From Wellspring Gardens this Week - March 24, 2022 Spring Edition
From the Garden this Week… Kale, Swiss Chard, Mixed Greens, Baby Carrots, Peas, Romanesco or Broccoli or Purple Sprouting Broccoli, Spring Onions, Beet Greens, Celery, Grapefruit, Lemons, & Oranges
Coming Soon… Bok Choy, Butter Lettuce
Using your Produce… by Julie Moreno
Our onions are starting to bolt in the warm weather. This week we are sending a few out to each of you. You might need to remove the inner core of the onion if it is tough and woody. Cut the onion in half lengthwise and it should come out easily. Except for the core, you can use all the parts of the onion, both white and green. I included one of my favorite Swiss chard recipes this week. Just to warn you, the red stems will turn the pasta pink, which makes for a beautiful spring dish. If you want, you can use the spring onions instead of a regular onion for this dish. I would estimate that ½ of a regular onion would be equivalent to 2/3 cup of diced.
Swiss Chard and Pasta
½ pound linguini or spaghetti pasta
2 tablespoons butter
½ onion, thinly sliced
1 bunch Swiss chard leaves and
stems, cut into thin strips
½ teaspoon salt
2 tablespoons white wine or water
¼ cup shredded parmesan cheese
Fresh ground pepper
In a large pot, bring about 8 cups water to a boil. Add 1 tablespoon salt to the boiling water and then add the pasta. While the pasta is cooking, in a large sauté pan, heat the butter, onion, and Swiss chard stem slices. Cook for about 2-3 minutes and add the Swiss chard and ½ teaspoon salt. Toss the chard and onion together and add 2 tablespoons of white wine or water. Place a lid on the pan and allow the chard to steam for 1-2 more minutes. Remove the lid and turn off the heat. When the pasta is done, drain the water and add the pasta to the chard. Toss together with half of the parmesan cheese and then portion out into serving bowls, topping with the remaining cheese and fresh ground pepper.
Looks Aren’t Everything! by Wendy Miller
I know, I look albino, and I have no figure, but did you know I barely have any carbs?! On second thought, consider my figures. In one cup, I have 340 mg of potassium, which is more than my green friend, “broccoli”, which only has 286 mg per cup. For comparison’s sake, my fruit friend, the banana, has 451 mg per cup. The RDA for potassium suggests between 2000 and 2500 mg in your daily diet. Lack of potassium is often found in diabetic patients or persons suffering from diseases of the digestive tract. I have so many benefits for your blood/circulatory system, bones, nervous system, heart, intestine, joints, lungs, muscles, skin, teeth/gums, and stomach. Go figure!
So, remember, looks aren’t everything… Use me, Asian celery, in your meals!
Lady Bug, Lady Bug...
A Challenge for our Subscribers! Get Curious! That’s right, we want you to look for bugs in your spinach and greens this week! Yes, you may see a black and red striped looking caterpillar on the underside of a green leaf. Although we rinse all the fresh harvested lettuce, spinach, arugula and red leaf lettuces, a ladybug undergoing metamorphosis in the larvae or pupa stage can stick like glue. But don’t squish it or throw it in the garbage. Place it gently outside where it will soon complete metamorphosis and become a beautiful ladybug and natural pesticide in your garden. Place near roses and any plants that tend to become infested with aphids. Nursery stores sell live lady bugs for just this purpose! Consider it added value to your vegetable basket this week.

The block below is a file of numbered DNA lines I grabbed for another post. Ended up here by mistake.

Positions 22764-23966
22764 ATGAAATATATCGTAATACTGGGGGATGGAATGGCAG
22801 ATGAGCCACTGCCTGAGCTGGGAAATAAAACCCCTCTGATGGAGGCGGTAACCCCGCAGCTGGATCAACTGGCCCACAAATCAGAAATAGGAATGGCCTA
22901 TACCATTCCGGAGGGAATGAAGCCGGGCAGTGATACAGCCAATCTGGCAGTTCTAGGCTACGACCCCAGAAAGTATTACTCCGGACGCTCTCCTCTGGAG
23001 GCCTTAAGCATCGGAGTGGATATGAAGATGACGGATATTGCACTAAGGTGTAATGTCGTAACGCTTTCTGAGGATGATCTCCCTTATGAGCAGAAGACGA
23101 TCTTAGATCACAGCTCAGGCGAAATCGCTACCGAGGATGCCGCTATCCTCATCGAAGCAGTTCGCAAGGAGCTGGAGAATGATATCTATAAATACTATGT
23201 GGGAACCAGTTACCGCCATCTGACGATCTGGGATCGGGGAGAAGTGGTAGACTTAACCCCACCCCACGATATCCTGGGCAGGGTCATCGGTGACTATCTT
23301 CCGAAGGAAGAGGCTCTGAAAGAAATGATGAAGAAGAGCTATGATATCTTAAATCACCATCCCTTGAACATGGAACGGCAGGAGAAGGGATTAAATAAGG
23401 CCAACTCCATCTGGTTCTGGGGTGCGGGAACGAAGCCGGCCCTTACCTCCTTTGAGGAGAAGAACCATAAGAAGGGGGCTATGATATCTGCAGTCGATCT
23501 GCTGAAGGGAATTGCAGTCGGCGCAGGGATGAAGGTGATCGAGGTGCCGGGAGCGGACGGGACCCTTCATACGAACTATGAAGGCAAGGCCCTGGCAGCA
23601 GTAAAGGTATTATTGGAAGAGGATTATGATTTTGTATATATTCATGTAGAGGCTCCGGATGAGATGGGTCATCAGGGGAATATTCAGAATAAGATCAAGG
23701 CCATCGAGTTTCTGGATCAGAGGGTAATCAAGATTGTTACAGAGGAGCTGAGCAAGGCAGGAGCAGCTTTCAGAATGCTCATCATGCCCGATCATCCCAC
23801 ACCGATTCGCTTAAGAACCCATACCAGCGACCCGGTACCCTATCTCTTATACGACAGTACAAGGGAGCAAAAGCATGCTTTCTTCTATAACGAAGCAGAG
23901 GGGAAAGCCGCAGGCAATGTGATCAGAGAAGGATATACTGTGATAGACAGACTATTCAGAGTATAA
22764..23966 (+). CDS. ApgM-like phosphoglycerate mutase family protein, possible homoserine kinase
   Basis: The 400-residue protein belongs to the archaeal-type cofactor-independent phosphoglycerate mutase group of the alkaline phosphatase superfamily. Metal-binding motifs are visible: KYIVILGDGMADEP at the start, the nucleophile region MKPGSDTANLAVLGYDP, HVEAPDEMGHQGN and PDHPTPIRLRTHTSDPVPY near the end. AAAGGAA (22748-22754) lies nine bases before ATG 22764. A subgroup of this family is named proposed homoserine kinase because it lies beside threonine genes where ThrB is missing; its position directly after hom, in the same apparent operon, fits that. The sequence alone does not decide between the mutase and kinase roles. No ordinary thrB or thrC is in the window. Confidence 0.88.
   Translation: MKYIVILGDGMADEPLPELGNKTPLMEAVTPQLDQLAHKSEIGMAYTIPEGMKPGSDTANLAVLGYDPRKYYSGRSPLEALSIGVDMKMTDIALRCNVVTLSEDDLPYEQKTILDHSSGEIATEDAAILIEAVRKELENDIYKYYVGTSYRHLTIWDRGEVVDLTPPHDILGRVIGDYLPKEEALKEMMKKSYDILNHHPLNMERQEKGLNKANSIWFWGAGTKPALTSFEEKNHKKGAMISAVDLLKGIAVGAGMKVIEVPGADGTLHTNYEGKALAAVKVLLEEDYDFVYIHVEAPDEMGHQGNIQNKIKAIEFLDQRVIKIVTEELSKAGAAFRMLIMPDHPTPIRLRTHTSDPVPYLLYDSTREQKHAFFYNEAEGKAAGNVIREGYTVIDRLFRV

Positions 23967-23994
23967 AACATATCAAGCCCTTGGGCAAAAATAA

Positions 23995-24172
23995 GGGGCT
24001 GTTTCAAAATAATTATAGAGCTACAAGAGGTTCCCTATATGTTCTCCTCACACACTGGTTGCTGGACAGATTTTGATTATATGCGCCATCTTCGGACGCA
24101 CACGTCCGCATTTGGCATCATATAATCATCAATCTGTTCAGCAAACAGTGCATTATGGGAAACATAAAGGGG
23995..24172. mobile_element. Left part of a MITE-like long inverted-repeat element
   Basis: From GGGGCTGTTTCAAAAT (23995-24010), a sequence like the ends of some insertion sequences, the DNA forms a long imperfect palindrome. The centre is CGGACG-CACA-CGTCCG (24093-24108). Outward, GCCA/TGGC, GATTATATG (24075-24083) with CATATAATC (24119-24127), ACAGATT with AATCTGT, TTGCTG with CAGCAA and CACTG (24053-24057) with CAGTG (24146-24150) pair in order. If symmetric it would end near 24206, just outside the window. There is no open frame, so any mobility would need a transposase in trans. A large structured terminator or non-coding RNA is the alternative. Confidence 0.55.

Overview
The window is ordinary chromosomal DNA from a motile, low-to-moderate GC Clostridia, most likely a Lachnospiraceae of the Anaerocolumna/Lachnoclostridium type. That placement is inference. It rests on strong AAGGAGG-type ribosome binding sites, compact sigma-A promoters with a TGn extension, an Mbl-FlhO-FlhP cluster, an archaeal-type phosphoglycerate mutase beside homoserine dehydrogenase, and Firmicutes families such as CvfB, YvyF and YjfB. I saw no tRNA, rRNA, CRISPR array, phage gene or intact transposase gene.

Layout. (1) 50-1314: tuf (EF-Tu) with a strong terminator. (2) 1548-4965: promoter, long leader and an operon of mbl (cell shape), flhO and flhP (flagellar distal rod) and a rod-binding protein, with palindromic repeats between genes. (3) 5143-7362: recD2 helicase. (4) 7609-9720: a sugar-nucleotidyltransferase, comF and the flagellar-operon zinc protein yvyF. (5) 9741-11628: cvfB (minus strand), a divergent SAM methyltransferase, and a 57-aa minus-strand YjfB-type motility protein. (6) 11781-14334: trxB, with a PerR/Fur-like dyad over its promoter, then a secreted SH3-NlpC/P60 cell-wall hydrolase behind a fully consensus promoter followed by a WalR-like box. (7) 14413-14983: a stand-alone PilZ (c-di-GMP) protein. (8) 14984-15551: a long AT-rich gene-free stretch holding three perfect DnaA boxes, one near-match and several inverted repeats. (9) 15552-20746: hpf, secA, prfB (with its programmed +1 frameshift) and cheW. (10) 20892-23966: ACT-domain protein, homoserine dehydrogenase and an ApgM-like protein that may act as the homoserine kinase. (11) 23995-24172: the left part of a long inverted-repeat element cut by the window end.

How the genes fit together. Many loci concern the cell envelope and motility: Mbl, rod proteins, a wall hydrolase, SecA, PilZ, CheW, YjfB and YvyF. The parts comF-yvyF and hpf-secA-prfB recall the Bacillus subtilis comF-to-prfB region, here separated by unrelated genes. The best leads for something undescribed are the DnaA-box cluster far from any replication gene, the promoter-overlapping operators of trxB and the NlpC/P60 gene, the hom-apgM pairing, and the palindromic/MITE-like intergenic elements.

This combination of tahini and soy sauce is a favorite dressing recipe that I have been enjoying. I mix up a batch and use it on cooked broccoli or raw kale or a mixed green salad. If you don’t have tahini, you can use almond butter or even peanut butter. This recipe would make enough for 1 large salad for 2 people, but you could scale it up and mix in a blender if you wanted to have it on hand.
1 tablespoon oil
1 teaspoon sesame oil
1 tablespoon tahini
1 teaspoon tamari or soy sauce
2 teaspoons lemon juice
½ teaspoon sriracha or other hot sauce
1 teaspoon honey
1 garlic clove, pressed or finely chopped
1-2 teaspoons grated ginger
½ teaspoon salt
Make the dressing, mix the oil, tahini, tamari, vinegar, hot sauce, honey,
garlic, ginger and salt in a bowl or jar, stir or shake to combine.
Metaphors of Soil and Soul . . . Avian Symphonies by Ronda May Melendez
Avian symphonies have been so extraordinary lately. I wake to them and enjoy the day to them. They are simply exquisite. The other morning during Lectio at the garden, my imagination was alight with the various bird songs. One even sounded as if it were playing timpani alongside the melody of the other songs! It was simply amazing.
Birdsong, I pondered, seems most noticeable and profuse during spring. A quick trip to Google confirmed that this is, in fact, true. As with all of God’s creation, there is a reason, a time and season for all things occurring under the sun.
During spring, males arrive at their chosen mating grounds ready to build and woo. They scope out the nesting possibilities, select a site, and begin the build. A week or two later, the ladies arrive on scene to examine the work that has occurred. How do the gents get them interested in checking them and their work out? Song! It is the singing of the male that attracts the female, who will not only check the nest, but also the health of the male, to see if he is good breeding material. The birdsong seems a song of delight in the world of possibility.
This calls to mind Zephaniah 3:17: “The Lord your God is among you, a warrior who saves. He will rejoice over you with gladness. He will be quiet in his love. He will delight in you with singing.” Of course, the Lord is not a bird, but to know that He delights in us, His Bride, with singing is deeply comforting. He builds the proverbial nest, calls us, loves us, and sings over us in delight. He is the perfect Mate.